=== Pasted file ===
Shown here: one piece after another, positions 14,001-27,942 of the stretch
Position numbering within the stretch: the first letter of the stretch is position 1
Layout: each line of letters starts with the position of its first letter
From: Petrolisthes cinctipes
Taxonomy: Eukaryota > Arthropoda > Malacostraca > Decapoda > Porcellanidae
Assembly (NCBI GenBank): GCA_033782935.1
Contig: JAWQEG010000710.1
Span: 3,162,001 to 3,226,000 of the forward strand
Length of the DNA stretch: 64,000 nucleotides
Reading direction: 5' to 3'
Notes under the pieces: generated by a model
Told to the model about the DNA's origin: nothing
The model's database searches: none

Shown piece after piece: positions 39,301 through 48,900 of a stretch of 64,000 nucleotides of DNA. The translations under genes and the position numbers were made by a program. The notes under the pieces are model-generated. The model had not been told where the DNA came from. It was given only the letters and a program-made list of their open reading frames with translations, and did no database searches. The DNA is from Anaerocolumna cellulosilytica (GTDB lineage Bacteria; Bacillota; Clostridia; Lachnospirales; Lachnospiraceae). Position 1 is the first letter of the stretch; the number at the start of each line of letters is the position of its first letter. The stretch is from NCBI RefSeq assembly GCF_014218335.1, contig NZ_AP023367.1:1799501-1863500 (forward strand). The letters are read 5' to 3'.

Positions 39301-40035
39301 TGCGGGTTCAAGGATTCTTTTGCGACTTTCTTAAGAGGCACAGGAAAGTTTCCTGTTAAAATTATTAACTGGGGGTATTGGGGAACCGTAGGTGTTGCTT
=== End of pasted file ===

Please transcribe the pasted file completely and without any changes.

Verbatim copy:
Shown here: one piece after another, positions 14,001-27,942 of the stretch
Position numbering within the stretch: the first letter of the stretch is position 1
Layout: each line of letters starts with the position of its first letter
From: Petrolisthes cinctipes
Taxonomy: Eukaryota > Arthropoda > Malacostraca > Decapoda > Porcellanidae
Assembly (NCBI GenBank): GCA_033782935.1
Contig: JAWQEG010000710.1
Span: 3,162,001 to 3,226,000 of the forward strand
Length of the DNA stretch: 64,000 nucleotides
Reading direction: 5' to 3'
Notes under the pieces: generated by a model
Told to the model about the DNA's origin: nothing
The model's database searches: none

Shown piece after piece: positions 39,301 through 48,900 of a stretch of 64,000 nucleotides of DNA. The translations under genes and the position numbers were made by a program. The notes under the pieces are model-generated. The model had not been told where the DNA came from. It was given only the letters and a program-made list of their open reading frames with translations, and did no database searches. The DNA is from Anaerocolumna cellulosilytica (GTDB lineage Bacteria; Bacillota; Clostridia; Lachnospirales; Lachnospiraceae). Position 1 is the first letter of the stretch; the number at the start of each line of letters is the position of its first letter. The stretch is from NCBI RefSeq assembly GCF_014218335.1, contig NZ_AP023367.1:1799501-1863500 (forward strand). The letters are read 5' to 3'.

Positions 39301-40035
39301 TGCGGGTTCAAGGATTCTTTTGCGACTTTCTTAAGAGGCACAGGAAAGTTTCCTGTTAAAATTATTAACTGGGGGTATTGGGGAACCGTAGGTGTTGCTT